Experts Undergo Training in Efforts to Streamline the Building Industry

A section of the participants keenly following presentations during the training

Building collapses have become a common trend in Kenya, following the high demand for housing leading unscrupulous developers to bypass construction regulations thus compromising the quality of buildings.

In an effort to curb this predicament, JKUAT’s Institute of Energy and Environmental Technology (IEET) conducted a three-day special training with a focus on Structural Health Monitoring (SMH), Hazard Monitoring and Ground Based Radar, November 14, 2022.

The hybrid training that attracted over 120 construction industry professionals also focused on energy structures like wind turbines, solar PV parks as well as hydropower systems.

Speaking during the opening ceremony, Acting Deputy Vice Chancellor, Research, Production and Extension (RPE), Prof. Jackson Kwanza lauded IEET efforts in developing the competency of various professionals in collaboration with industry players and policymakers.

Prof. Jackson Kwanza giving his opening remarks

Acknowledging the relevance and timeliness of the training, Prof Kwanza said the building professionals should maintain high level of ethical standards to avoid the collapsing of buildings and bridges witnessed in the country.

Mr. Hans Ni, Director of Deqing Geospatial Information Town (DQGAST) of China, noted that they are working hand in hand with different countries in promoting the use of geodetic tools.

“In Africa, we have held various trainings in a number of countries with which we not only hope to develop the capacity of experts but also nurture networks of professionals,” reported Mr. Ni.

In his remarks, Dr. Craig Hancock, Reader, Geospatial Engineering at Loughborough University acknowledged that the training was timely and comes at a time when the world is actively looking for solutions to curb the current collapse of buildings and bridges as a result of climatic conditions such as strong winds and earthquakes.

“This training also comes at a time when the global energy industry is not only at the peak of the use of new generation technologies that are much more efficient, but also working on the complex market mechanisms that are rapidly increasing, replacing the old-world fossil fuel technologies,” added Dr. Hancock.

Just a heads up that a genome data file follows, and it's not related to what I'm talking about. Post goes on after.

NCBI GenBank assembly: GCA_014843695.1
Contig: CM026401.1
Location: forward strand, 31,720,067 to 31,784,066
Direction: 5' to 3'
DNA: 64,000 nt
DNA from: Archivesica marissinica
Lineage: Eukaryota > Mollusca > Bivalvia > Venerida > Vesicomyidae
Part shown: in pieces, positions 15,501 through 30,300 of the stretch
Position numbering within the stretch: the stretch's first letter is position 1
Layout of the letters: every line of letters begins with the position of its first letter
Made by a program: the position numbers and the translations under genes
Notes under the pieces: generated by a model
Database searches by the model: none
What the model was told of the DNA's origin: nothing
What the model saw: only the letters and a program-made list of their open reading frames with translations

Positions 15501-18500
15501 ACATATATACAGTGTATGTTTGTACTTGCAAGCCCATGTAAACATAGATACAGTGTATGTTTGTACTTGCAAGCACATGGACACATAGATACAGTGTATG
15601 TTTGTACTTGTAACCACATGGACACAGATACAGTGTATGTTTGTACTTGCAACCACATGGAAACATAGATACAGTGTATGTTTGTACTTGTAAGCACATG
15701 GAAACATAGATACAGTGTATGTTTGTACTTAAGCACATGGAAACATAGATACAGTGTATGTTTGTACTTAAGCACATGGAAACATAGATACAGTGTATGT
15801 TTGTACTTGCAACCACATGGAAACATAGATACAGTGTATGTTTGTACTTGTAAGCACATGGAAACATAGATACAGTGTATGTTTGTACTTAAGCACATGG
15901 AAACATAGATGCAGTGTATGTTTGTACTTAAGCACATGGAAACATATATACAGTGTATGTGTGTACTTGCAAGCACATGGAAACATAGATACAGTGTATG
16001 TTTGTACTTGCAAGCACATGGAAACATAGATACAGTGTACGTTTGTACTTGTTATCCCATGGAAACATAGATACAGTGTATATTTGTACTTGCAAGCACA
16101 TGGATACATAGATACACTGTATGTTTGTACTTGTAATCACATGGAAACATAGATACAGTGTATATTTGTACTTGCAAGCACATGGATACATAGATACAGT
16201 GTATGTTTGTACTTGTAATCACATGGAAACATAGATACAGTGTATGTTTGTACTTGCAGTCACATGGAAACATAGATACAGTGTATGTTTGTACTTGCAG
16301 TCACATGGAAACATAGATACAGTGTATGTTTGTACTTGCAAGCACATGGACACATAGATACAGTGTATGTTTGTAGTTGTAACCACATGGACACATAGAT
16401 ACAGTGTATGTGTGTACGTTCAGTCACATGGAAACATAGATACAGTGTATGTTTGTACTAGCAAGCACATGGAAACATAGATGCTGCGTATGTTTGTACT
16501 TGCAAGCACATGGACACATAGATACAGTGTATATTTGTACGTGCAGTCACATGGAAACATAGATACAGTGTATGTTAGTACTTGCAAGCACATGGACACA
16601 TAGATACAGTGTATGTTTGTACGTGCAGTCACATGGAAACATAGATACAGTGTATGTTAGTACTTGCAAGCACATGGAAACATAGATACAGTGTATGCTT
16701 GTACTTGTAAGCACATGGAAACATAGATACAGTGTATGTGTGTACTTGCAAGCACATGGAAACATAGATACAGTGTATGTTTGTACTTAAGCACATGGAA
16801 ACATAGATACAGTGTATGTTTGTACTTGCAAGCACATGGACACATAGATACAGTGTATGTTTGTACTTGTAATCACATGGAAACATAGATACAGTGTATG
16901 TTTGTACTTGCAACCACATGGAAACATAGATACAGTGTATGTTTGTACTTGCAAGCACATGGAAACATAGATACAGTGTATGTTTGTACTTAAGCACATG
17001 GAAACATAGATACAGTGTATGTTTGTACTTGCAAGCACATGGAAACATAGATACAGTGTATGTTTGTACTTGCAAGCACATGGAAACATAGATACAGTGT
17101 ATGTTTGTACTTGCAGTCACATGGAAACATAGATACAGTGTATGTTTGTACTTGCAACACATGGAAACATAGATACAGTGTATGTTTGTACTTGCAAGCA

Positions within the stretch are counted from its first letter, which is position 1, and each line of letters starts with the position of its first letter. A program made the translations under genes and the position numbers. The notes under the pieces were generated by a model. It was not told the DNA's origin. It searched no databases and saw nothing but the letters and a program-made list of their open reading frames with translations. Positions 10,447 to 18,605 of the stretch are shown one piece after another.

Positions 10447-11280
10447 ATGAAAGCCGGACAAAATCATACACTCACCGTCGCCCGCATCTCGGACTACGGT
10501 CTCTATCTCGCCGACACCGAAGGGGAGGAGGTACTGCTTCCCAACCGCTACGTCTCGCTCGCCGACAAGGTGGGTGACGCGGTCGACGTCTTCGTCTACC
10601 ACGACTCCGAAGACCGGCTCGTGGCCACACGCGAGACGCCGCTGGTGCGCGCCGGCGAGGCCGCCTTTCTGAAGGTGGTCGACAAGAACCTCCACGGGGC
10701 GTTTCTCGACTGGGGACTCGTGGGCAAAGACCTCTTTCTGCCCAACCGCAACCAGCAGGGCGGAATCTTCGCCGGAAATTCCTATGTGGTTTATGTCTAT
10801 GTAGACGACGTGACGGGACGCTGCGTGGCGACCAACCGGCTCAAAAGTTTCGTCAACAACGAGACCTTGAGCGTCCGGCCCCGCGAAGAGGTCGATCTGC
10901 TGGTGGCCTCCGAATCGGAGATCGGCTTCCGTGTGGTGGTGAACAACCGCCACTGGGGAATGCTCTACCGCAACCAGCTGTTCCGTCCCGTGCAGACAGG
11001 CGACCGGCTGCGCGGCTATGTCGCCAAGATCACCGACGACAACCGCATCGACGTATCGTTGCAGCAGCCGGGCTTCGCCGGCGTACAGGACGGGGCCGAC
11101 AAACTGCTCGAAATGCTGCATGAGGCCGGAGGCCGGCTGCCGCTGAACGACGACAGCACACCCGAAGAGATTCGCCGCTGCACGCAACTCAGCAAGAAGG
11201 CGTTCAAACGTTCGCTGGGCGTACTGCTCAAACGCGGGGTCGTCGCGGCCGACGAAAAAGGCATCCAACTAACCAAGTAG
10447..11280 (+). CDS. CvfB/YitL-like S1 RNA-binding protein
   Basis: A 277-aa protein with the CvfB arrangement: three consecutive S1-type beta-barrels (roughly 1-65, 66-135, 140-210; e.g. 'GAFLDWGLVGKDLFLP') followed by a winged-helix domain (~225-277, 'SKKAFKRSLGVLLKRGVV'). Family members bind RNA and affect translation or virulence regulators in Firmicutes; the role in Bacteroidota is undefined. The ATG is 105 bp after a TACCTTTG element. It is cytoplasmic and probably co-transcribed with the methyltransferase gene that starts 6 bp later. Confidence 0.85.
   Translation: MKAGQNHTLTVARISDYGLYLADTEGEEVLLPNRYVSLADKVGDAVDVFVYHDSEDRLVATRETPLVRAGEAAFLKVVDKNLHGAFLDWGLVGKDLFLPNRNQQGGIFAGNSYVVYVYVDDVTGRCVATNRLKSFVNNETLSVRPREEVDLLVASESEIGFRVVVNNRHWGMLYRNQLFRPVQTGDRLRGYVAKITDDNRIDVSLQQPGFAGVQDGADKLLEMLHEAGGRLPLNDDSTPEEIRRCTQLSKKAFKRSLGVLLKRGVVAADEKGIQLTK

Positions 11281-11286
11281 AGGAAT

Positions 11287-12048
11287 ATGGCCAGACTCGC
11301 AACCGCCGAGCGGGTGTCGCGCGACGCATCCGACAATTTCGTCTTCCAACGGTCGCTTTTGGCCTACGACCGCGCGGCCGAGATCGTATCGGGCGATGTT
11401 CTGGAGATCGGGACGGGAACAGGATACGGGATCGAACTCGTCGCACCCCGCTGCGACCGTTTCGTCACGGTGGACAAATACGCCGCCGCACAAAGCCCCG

While appreciating the participants for taking part in the three-day training, Dr. Xavier Ochieng, a research fellow at IEET and one of the training instructors, appreciated the facilitators for the training saying that he is looking forward to more fruitful partnerships with them.

Dr. Ochieng urged the Government to look forward to having several Ground Based Radar systems in our country to aid in determining how healthy a structure is effectively reducing the rate at which buildings and bridges collapse.

While thanking the IEET department for organizing the training, Mr. Phillip Kamau a Masters student of Energy Technology at IEET and the Chief Technical Officer at Energy Questworks Ltd, said that it was a very insightful session.

“Being a professional in the energy space, the SHM was in particular important considering it provides a useful tool for ensuring integrity and safety, detecting the evolution of damage and estimating performance in the deterioration of structures,” said Mr. Kamau.

The training was conducted in collaboration with Loughborough University (UK) and Chengdu University of Technology (China) under support of the Association of Science and Technology Professionals, Deqing Geospatial Information Town (DQGAST) of China,

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